Exclusive: Housing crisis in East London boroughs

Poor Housing. Photo: Shelter Claudia Janke

The decline in house building completions is creating a “shocking housing crisis” according to the homeless charity Shelter. East London Line boroughs are bearing the brunt of these trends. The number of houses built in the first quarter of 2010 is 6 per cent down on the previous year.

While the building industry promotes an increase in registering new builds, the true measure of housing growth is government figures which record the completion of housing projects as these usually reflect the true state of the economy, private housing market and finances of local authorities.

“Housing completions in England fell by six per cent to an estimated 26,090 (seasonally adjusted) in the March quarter 2010 compared to the previous quarter. This follows a seven per cent fall between the September 2009 and December 2009 quarters.”

“Private enterprise housing completions (seasonally adjusted) were eight per cent lower in the March quarter 2010 than the December quarter 2009; completions by registered social landlords rose by three per cent over the same period.”

Housing crisis. Photo: Shelter Graham Fink

While mortgage repossession figures released this month showed a national decline, Lewisham was recorded as one of the local authorities with the highest number of landlord possession claims  [5.27 per 1,000 households (including mortgaged and rented)]

Shelter fears any increase in interest rates will lead to a catastrophic increase in home-owners unable to meet their mortgage payments. And Citizens Advice warn that their:  “service still dealt with over 115,000 problems about mortgage and secured loan arrears in the financial year just ended (April 2009 – March 2010) – a 21% increase compared to the previous year.” When the banking crisis recession developed in 2008, Lewisham, Croydon, Hackney and Tower Hamlets were among the local authorities in England with the highest  mortgage possession claims per 1,000 households.

Mortgage possession claims 2008 Per 1,000 households
Lewisham 10.3
Croydon 10
Tower Hamlets 5.1
Hackney 4.9

Need for new housing. Photo: Shelter Graham Fink

Analysis of homeless figures in the ELL boroughs also reveals that London’s non-white communities bear the greatest burden of homelessness in Hackney, Tower Hamlets, Lewisham and Croydon. Official statistics show that the non-white homeless substantially outnumber homeless persons of white ethnicity.

Local authorities designate significantly more black and Asian homeless people as having: “a priority need”  for emergency accommodation. The high number of non-white people being officially classified as homeless is out of all proportion to the spread of ethnicity in these boroughs.

It may also be a sign that homelessness is another factor in discrimination and social disadvantage due to ethnic background.

Accepted as being homeless and in priority need Borough Ethnicity

[October to December 2009]                                            [March 2008]

Ethnicity Non-white White Non-white and mixed White.
Lewisham 176 112 34.1% 65.9%
Croydon 193 144 29.8 70.2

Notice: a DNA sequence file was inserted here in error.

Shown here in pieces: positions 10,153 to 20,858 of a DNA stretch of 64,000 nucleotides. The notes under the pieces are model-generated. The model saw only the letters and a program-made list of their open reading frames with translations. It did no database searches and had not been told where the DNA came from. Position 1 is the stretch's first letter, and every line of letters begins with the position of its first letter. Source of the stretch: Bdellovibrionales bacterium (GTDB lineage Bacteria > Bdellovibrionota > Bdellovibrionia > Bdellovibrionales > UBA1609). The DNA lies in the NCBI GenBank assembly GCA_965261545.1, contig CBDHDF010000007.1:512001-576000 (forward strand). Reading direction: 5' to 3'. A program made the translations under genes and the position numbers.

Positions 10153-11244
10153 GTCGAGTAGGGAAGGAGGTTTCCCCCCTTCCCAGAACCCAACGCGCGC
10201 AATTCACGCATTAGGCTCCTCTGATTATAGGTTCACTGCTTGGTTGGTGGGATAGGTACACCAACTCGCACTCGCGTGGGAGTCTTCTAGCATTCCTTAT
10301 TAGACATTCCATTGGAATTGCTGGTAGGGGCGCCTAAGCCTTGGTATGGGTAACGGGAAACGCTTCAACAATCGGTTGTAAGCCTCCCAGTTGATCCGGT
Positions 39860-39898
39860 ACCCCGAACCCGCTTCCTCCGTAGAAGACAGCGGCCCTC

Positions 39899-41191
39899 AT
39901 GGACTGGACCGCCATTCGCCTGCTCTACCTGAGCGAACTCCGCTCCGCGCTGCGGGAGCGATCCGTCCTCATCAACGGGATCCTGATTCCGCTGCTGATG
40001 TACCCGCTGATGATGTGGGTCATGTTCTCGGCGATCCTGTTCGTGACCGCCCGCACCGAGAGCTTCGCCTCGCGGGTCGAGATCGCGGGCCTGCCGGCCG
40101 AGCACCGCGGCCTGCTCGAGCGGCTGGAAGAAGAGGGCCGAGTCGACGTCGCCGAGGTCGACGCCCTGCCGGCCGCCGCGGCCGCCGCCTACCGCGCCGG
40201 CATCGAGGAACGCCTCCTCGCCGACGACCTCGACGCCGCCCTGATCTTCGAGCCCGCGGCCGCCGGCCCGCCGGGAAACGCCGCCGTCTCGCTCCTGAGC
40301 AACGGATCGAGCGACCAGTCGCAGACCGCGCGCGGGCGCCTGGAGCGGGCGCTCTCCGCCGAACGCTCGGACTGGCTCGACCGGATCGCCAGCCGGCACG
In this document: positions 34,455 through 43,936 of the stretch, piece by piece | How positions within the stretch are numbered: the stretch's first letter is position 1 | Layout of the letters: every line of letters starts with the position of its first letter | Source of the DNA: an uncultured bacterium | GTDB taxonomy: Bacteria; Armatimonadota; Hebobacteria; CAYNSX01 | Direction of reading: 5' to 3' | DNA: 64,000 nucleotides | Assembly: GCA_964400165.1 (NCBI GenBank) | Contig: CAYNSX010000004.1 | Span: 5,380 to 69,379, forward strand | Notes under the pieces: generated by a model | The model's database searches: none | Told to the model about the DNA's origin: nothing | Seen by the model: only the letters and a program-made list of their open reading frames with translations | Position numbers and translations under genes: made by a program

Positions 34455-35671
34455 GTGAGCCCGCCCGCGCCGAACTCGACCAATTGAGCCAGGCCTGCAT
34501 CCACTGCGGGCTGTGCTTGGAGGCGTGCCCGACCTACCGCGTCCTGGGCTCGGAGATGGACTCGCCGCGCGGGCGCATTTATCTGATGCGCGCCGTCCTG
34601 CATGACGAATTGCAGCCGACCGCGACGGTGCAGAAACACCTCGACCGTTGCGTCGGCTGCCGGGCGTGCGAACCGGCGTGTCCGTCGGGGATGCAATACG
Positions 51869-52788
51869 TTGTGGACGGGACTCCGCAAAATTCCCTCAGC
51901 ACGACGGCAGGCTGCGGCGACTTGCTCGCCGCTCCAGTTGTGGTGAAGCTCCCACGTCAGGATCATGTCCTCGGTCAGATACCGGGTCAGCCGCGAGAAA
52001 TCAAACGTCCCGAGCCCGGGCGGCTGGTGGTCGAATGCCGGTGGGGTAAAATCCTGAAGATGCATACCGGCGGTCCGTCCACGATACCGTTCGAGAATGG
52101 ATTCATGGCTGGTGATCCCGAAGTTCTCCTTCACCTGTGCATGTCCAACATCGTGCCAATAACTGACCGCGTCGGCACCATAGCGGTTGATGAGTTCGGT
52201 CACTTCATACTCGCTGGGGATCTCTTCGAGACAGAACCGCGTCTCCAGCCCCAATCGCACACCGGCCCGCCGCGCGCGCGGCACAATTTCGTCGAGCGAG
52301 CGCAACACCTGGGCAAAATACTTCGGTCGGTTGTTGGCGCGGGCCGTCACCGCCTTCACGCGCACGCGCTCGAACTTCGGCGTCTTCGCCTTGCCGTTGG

Tower Hamlets 125 88 48.6 51.4
Hackney 132 88 40.06 59.4

The release of the latest homelessness statistics on June 10 is expected to confirm this pattern and the housing charity Shelter argues there  is not enough decent and affordable housing for the population.

In Lewisham 418 households are still in a position where the local council realises it owes them a duty under the homelessness provisions of the 1985 and 1996 Housing Acts, but no accommodation can be secured for them. They used to be known as: ‘the homeless at home.’

While there has been a downward trend in the number of people sleeping on the streets, Shelter is concerned that the continuing recession means more private homes are repossessed by mortgage lenders and the pressures on already stretched local councils are intensified.

Statutory Homelessness: 4th Quarter (October to December) 2009, England (with local authority breakdown)

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The need for volunteers to assist charities providing emergency accommodation for homeless people, is still great and the Whitechapel Mission has put out a London wide call for more help.

Whitechapel Mission . Photo: Rosalynn Ghubril

Tony Miller is a man who has dedicated the last thirty years of his life to helping people come off the streets, weekends included.  For Mr Miller the needs of the homeless is a year round priority.

‘It is a ridiculous concept that somebody turns around and says; “Today’s the day, I can’t take this any more, I need help coming off the streets” and we’re shut. That’s just ludicrous. We have to be there on the day that they’re ready to take the next step and ask for assistance’.

The Whitechapel Mission opens its doors to the public at 6 a.m. daily to serve a very rich breakfast including bacon, eggs, hash browns, tomatoes, baked beans, porridge, cereal and more. It also offers clean showers, a selection of new clothes fresh out of the laundry, medical attention for those in need. So anyone without a home, need not appear homeless.

Tony spoke of one homeless visitor who would arrive to the charity at 6 a.m. sharp, have breakfast, get showered, receive a new set of clothes, then head to his day-time job to return to the charity in the morning.

As a charity, it relies mostly on fund-raising events as a form of income. One of its main charity events is coming up this Summer. The charity hopes that they will find fund raisers to take part in the British 10k London Race.

Volunteers are welcome to visit the charity’s website and sign up to help make a difference.

Hear Rosalynn’s interview with Tony Miller:

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